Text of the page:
From the podium to the pulpit; Cleeton serves local church as lay minister

Posted March 27, 2013 at 12:28 pm

By Andrea Hall, Express Correspondent

When Peace United Church of Christ lost its full-time pastor in the fall of 2011, it was time for the church members to step up.

“We realized, as a congregation, if the church is going to survive, we have to do it,” said Mike Cleeton, who is currently studying to become a licensed lay minister for Peace United Church.

Working alongside Pastor Byron Henn, who is a retired, part-time United Church of Christ minister, the two men have helped the church grow and continue to serve the community and its congregation.

Currently, as a non-licensed lay pastor at the church, Cleeton leads three to four Sunday services per month along with Lenten services, calls on the sick and elderly, and performs funeral services.

As a licensed lay pastor, Cleeton will be able to perform the church’s sacraments, including communion and baptisms. Currently, Henn performs all of the sacraments as needed.

“If the church needs something, I want to be able to do it,” said Cleeton, who began taking classes in DeWitt last fall. To fulfill his certification, he is required to attend classes for about 12 hours per weekend, six weekends a year.

“It was something I could do and something the church could use. It worked out perfect,” said Cleeton, who has filled in during church services six to eight times a year for nearly a decade.

Cleeton began to lead services more regularly in the fall of 2011, and the congregation agreed to hire him and for a one-year trial period.

“It worked as well as we anticipated,” said Cleeton, which is when he decided to pursue his lay pastor certification.

After Cleeton is certified, he and Henn will continue to work together to serve the church. “I enjoy it,” he said, and hopes to do it as long as possible. “It’s something I look forward to.”

Having a part-time pastor and a licensed lay pastor means the church doesn’t have to pay a full-time pastor, and it works out well for Cleeton, who is retired. “It’s a win-win situation,” he said.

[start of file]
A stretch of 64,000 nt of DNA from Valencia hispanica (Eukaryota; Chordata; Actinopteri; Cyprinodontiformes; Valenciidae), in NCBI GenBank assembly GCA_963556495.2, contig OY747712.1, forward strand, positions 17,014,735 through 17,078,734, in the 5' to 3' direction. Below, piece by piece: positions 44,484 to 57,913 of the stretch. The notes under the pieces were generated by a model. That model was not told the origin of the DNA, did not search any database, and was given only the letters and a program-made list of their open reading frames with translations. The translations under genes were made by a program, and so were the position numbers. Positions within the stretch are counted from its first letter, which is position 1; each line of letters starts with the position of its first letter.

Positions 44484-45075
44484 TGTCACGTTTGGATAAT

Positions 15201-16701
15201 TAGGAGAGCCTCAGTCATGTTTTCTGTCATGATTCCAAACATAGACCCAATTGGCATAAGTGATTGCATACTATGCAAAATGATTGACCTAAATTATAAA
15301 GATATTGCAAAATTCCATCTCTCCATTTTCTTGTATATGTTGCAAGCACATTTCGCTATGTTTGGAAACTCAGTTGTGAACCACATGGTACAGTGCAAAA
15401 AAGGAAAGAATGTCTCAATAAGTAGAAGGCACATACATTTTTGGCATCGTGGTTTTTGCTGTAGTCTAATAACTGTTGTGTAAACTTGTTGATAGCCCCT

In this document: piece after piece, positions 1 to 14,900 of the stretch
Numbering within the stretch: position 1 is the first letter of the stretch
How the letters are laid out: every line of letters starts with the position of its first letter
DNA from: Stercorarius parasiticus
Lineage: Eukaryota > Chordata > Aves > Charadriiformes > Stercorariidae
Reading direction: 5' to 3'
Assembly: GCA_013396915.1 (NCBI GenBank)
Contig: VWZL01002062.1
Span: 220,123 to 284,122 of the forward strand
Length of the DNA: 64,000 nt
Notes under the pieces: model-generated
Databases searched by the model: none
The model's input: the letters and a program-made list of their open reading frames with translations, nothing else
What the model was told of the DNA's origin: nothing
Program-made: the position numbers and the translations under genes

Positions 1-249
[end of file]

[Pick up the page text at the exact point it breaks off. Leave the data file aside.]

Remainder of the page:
While Cleeton didn’t attend seminary, he said he gained his biblical knowledge through growing up in a religious home and having a grandfather as a minister.

He also spends 10 to 15 hours a week researching and studying the bible. He didn’t use computers much while teaching eighth grade English, but he has found the Internet to be a great source of information. “It’s a gold mine,” he said.

Speaking in front of crowds is also something that has come natural to Cleeton, having taught English for 25 years. “I found out I learned a lot more teaching than going to school,” he said.

Having been part of the congregation for most of his life, Cleeton said he has a different perspective and tries to find ways to connect with and relate to the congregation.

“He (uses) the passage, but he also relates it to everyday life,” said his wife Peggy Cleeton.

Even though they don’t have a full-time minister, members of Peace United Church want to continue to be a full-service church.

As a member of the Monticello Ministerial Association, the church continues to contribute to community-wide church events, including nursing home visits, contributing articles to the Monticello Express’ Uplifting Moments column and helping with the community food pantry.

Last summer, the church held its first Vacation Bible School program in almost a decade. Cleeton said church members are stepping up, with a “What can I do?” attitude.

Eight new members joined in the last year, and the average Sunday attendance is between 50 and 60 members. “We’ve tried to continue to be a full-service church,” said Cleeton.

The church also tries to make the service enjoyable and educational for the church’s youth. Sunday School is offered during the service following the children’s sermon, which allows parents of young children to engage in the service.

“We really want the kids and young people to feel welcome,” he said.

Several times a year the church holds family events including swimming parties, fishing, picnics and bowling parties.

In 1978, Cleeton and his family moved to Monticello when he accepted a position as head coach for the girls’ basketball team. He also taught eighth grade English from 1978 to 2003.

During his tenure, he also served as the middle school and high school athletic director. He said he coached “a little bit of everything” except for wrestling and golf. He retired from teaching in 2003.

Peace United Church of Christ is located at 410 E. Cherry St. in Monticello. Services are held Sundays from 10 to 11 a.m.

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